UK Serious Fraud Office launches probe into Rio Tinto over Simandou
The UK’s anti-fraud investigating body said Monday it is probing Rio Tinto’s dealings in Guinea involving the giant Simandou iron ore project.
"The Serious Fraud Office has opened an investigation into suspected corruption in the conduct of business in the Republic of Guinea by the Rio Tinto group, its employees and others associated with it," the SFO said in a statement on Monday.
In November last year Melbourne-based Rio fired two executives involved in the project after an internal investigation uncovered a $10.5m payment in 2011 to a French national acting as a go-between with the West African nation’s government.
Simandou hasn't only dented Rio Tinto’s reputation
Rio, the world’s second largest mining company, announced in October it was fully exiting the project by selling its stake to former partner Chinalco for up to $1.3 billion. Rio has spent more than $3 billion advancing the project (including a $700m payment to the Guinea government to resolve "outstanding issues" in April 2011) having first acquired the property in the late nineties.
Shares in Rio Tinto lost nearly 2% of its value in London on Monday amid a generally positive day for the mining sector, reducing its market valuation to $79 billion. Rio stock is up just over 5% year to date in line with a better trading environment for miners.
Simandou hasn't only dented Rio’s reputation.
Israeli billionaire Beny Steinmetz is fighting allegations of bribery when it acquired the rights to one half of Simandou (stripped from Rio over development delays) in 2008 when Guinea was under military rule.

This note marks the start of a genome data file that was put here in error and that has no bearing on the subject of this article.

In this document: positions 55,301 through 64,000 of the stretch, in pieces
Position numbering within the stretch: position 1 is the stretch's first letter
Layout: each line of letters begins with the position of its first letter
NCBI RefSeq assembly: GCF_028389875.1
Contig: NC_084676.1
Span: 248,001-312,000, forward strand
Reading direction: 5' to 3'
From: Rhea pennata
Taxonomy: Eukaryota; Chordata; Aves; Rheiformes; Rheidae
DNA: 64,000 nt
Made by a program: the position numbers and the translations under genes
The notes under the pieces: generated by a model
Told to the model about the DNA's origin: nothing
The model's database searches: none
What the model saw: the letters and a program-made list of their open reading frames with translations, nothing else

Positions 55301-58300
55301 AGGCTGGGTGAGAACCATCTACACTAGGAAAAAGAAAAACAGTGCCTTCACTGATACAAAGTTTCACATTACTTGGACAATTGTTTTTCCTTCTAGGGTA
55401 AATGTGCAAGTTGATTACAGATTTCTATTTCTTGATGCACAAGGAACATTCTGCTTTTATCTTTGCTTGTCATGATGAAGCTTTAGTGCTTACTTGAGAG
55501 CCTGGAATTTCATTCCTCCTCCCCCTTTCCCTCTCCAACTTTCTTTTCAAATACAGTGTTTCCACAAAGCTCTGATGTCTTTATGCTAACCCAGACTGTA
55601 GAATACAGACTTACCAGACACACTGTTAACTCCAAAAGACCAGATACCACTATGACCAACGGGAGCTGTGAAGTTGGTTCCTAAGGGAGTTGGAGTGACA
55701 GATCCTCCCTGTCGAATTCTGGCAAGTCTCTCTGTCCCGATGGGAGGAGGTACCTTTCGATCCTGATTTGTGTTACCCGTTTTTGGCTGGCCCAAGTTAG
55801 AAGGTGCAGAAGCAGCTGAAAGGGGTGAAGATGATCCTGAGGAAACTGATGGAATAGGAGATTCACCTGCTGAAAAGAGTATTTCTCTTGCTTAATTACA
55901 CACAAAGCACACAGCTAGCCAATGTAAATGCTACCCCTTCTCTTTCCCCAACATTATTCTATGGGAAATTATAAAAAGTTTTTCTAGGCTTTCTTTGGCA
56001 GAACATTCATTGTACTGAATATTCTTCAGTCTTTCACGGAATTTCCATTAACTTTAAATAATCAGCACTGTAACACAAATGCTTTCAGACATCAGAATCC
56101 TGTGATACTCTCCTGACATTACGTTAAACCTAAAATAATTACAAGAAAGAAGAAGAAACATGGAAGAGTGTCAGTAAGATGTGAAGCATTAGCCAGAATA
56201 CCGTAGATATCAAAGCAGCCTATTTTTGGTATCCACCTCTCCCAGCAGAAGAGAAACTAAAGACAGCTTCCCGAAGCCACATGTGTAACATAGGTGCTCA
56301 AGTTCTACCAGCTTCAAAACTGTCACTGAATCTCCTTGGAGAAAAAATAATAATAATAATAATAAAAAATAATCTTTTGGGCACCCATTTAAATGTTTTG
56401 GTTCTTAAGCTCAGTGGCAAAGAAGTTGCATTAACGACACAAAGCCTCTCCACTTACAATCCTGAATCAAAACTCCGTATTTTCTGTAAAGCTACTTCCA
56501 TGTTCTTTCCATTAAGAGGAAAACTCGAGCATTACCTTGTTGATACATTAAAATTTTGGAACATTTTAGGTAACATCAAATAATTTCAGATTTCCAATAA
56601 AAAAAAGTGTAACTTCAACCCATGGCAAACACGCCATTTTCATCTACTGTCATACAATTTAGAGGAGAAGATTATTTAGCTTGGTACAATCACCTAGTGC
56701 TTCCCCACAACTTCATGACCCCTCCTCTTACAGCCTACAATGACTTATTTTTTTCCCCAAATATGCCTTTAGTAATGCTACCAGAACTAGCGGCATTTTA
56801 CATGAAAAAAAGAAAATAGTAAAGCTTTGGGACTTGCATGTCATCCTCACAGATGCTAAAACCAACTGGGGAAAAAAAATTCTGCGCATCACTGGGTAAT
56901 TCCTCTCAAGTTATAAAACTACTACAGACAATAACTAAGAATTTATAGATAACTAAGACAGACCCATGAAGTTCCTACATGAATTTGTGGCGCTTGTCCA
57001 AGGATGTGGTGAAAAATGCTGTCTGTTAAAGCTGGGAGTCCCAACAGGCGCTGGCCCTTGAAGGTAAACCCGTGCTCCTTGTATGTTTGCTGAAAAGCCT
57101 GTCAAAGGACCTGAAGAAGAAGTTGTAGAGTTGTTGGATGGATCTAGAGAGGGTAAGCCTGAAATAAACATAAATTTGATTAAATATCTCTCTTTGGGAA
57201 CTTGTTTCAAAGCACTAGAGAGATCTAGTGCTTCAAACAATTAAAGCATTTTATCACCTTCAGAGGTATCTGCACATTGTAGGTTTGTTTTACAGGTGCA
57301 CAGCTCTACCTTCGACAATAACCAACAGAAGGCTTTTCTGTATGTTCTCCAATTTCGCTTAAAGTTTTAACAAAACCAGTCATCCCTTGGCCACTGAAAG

BSGR, the mining arm of the diamond magnate, signed a multi-billion dollar deal with Brazil's Vale in 2010 to jointly develop the project, but Guinea stripped BSGR’s rights in 2014. BSGR is seeking international arbitration over the loss of its rights and has also sued George Soros for $10 billion, accusing the hedge fund billionaire of running a defamation campaign against the company.
Rio last year had its lawsuit for damages against BSGR and Vale dismissed in a New York court.
In June, ex-Wall Street banker Mahmoud Thiam who served as Guinea’s mining minister during 2009–2010 was convicted of laundering $8.5 million he was alleged to have taken to help a Chinese company gain mining concessions. Guinea is one of the world's largest producers of bauxite, the primary ore used in the production of aluminum.
With complete control of Simandou, Beijing-based Chinalco may revive the stalled project for the southern block of the 2 billion-tonne deposit of high-grade iron ore.
The original $20 billion agreement signed in 2014 with the backing of the World Bank (which has since withdrawn support) called for a new 650km railway to Conakry, Guinea's capital in the north, plus a new deep water port at a conservatively estimated cost of $7 billion, and infrastructure investments that would double the economy of the impoverished country.